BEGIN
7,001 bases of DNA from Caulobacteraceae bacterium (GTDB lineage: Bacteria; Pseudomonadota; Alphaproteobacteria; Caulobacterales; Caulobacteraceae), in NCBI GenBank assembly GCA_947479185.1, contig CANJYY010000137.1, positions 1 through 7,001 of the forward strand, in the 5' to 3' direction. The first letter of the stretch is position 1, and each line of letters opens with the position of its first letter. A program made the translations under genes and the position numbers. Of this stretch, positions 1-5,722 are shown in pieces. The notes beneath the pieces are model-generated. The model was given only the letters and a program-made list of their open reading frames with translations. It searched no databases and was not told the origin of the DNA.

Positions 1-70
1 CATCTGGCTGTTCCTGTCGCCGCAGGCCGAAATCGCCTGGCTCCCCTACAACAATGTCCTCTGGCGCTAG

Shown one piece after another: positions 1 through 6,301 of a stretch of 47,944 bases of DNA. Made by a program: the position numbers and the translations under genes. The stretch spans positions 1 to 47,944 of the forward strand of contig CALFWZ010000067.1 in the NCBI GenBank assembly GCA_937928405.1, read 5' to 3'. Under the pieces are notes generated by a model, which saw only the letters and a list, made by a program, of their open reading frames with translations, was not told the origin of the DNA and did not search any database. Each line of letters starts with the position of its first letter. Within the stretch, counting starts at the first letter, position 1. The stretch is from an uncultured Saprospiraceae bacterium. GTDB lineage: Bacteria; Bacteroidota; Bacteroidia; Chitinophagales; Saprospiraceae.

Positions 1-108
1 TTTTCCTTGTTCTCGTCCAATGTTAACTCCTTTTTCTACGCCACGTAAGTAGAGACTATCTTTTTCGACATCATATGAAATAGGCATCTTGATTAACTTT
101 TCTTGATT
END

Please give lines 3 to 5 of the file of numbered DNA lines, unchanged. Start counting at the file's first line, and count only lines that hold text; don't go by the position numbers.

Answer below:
1 CATCTGGCTGTTCCTGTCGCCGCAGGCCGAAATCGCCTGGCTCCCCTACAACAATGTCCTCTGGCGCTAG

Shown one piece after another: positions 1 through 6,301 of a stretch of 47,944 bases of DNA. Made by a program: the position numbers and the translations under genes. The stretch spans positions 1 to 47,944 of the forward strand of contig CALFWZ010000067.1 in the NCBI GenBank assembly GCA_937928405.1, read 5' to 3'. Under the pieces are notes generated by a model, which saw only the letters and a list, made by a program, of their open reading frames with translations, was not told the origin of the DNA and did not search any database. Each line of letters starts with the position of its first letter. Within the stretch, counting starts at the first letter, position 1. The stretch is from an uncultured Saprospiraceae bacterium. GTDB lineage: Bacteria; Bacteroidota; Bacteroidia; Chitinophagales; Saprospiraceae.

Positions 1-108